“The kingdom of God is at hand” – Up to this point, John has functioned much like a herald for a king, “Hear ye, Hear ye, now comes the King!”  In Medieval times, a herald was one who preceded the king’s entrance to make the announcement of his arrival.  A working definition is “an official formerly charged with making royal proclamations and bearing messages of state between sovereigns.”  This is precisely the way in which John the Baptist performs his ministry, especially as seen in Mark 1:2, 3, 7.  Now that King Jesus is on the scene, He can officially state that the kingdom of God is at hand, or perhaps more literally in your midst.  Jesus’ use of kingdom of God here is significant in that it provides continuity with the Old Testament idea of kingdom.  William Lane points out that kingdom, “links his [Jesus’] proclamation to the self-revelation of God in the OT and stresses the continuity between the new and older revelation.”   It’s likely that Daniel 2:44 can be seen in the background here with the inauguration of Jesus’ kingdom, “And in the days of those kings the God of heaven will set up a kingdom that shall never be destroyed, nor shall the kingdom be left to another people. It shall break in pieces all these kingdoms and bring them to an end, and it shall stand forever”

“Repent and believe in the Gospel” – We usually hear that the Gospel is “Jesus died on the cross for our sins” but here we see Jesus command belief in the gospel at least 3 years prior to His death, burial, and resurrection.  Is He demanding a future looking faith?  Is He calling people to believe that He will die on the cross?  Or is He properly defining the term Gospel for us?  It would seem to be more of the latter.  The Gospel here is an announcement, that the “good news” has arrived.  This gospel, or good news, is none other than Christ Himself.  Jesus is commanding repentance and belief in Him.  Repentance is more than simply turning from sin.  There must be a hatred of it, a rejection of past ways.  But repentance must be connected with faith, for to turn from sin without setting one’s gaze on Christ is pointless.  Repentance and faith can only be commanded in conjunction with the Gospel.  The Gospel must be announced, it must be preached (Romans 10:14).  Jesus is commanding repentance and belief in His Gospel, i.e. the very person that He is as the Son of God.

Some have tried to separate the necessity of faith from repentance resulting in easy believism.  Others have so over emphasized repentance that it would appear faith takes a backseat.  On some level, a logical order might seem to apply to these demands, i.e. faith first and then repentance.  But no such distinction is necessary because they are two sides of the same coin and to separate one from the other violates both.  Instead, a far more sane approach to understanding how repentance and faith are ordered is to view it as believing repentance and repentant faith.  Spurgeon comments:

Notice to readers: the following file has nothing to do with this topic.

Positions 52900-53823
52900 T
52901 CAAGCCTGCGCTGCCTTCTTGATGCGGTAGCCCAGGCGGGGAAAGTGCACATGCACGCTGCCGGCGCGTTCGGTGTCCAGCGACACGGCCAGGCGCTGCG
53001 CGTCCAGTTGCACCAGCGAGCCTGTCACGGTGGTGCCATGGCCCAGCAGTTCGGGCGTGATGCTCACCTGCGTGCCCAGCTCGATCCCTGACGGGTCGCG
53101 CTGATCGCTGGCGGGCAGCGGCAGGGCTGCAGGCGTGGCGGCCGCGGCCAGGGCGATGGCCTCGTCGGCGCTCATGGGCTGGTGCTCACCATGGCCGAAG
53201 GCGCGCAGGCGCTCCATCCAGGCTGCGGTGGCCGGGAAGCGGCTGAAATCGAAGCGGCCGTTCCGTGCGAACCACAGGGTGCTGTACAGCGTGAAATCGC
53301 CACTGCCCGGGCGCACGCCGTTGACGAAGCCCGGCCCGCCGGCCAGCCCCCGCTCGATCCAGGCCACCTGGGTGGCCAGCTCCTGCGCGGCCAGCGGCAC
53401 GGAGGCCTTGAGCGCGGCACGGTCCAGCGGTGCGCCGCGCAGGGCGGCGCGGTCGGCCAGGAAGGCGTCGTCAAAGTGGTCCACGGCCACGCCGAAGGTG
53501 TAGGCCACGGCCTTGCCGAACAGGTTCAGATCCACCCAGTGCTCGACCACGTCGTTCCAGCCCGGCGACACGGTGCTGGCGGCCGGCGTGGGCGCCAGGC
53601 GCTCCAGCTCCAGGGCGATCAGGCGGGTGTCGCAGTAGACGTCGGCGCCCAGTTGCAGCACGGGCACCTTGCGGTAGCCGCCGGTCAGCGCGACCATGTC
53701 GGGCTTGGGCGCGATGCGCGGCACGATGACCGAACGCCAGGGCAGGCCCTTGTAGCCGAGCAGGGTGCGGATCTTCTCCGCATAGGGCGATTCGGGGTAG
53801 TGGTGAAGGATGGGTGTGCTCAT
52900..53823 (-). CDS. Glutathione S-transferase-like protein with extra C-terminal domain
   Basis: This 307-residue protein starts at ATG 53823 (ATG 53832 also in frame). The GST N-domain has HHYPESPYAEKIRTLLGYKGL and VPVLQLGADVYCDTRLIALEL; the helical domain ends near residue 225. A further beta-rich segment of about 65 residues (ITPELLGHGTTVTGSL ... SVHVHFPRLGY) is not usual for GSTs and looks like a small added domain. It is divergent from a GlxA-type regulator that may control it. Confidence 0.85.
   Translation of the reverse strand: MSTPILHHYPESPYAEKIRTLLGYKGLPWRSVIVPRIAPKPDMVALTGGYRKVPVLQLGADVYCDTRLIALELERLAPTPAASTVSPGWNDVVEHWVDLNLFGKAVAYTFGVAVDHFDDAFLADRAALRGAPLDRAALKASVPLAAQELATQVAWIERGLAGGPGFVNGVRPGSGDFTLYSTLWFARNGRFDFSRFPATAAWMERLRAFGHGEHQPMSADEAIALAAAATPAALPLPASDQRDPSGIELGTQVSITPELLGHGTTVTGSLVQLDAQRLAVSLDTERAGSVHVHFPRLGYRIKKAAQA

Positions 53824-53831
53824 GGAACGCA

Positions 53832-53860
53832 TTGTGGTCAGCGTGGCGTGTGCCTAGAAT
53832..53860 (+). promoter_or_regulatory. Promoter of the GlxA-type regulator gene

“The repentance which is here commanded is the result of faith; it is born at the same time with faith—they are twins, and to say which is the elder-born passes my knowledge. It is a great mystery; faith is before repentance in some of its acts, and repentance before faith in another view of it; the fact being that they come into the soul together.”

As we’ve seen, a new heart is necessary, but so is repentance and faith in the gospel.  It follows then that the new heart given by God is the soil, the Gospel is the seed, and repentance and faith are the first fruits.

Regeneration: A New Covenant Promise

regeneration-a-new-heartIn my last post, we briefly examined Jesus’ interaction with Nicodemas as recorded in John 3.  It’s likely that the background for this passage, in which Jesus explicitly states to Nicodemas that everyone “must be born again” to enter the kingdom of God, comes from Ezekiel 36:25-27 

25 I will sprinkle clean water on you, and you shall be clean from all your uncleannesses, and from all your idols I will cleanse you.26 And I will give you a new heart, and a new spirit I will put within you. And I will remove the heart of stone from your flesh and give you a heart of flesh.27 And I will put my Spirit within you, and cause you to walk in my statutes and be careful to obey my rules.”

Most commentators write, and I agree with them, that Jesus is expecting Nicodemas, who is a Jewish leader, to know his Old Testament and be familiar with the concept of rebirth or regeneration as described in Ezekiel’s passage above.  To the contrary, Nicodemas’ confusion is evident, whether it is of a genuine or sarcastic nature it is clear that he does not understand how a man can be born again (John 3:4).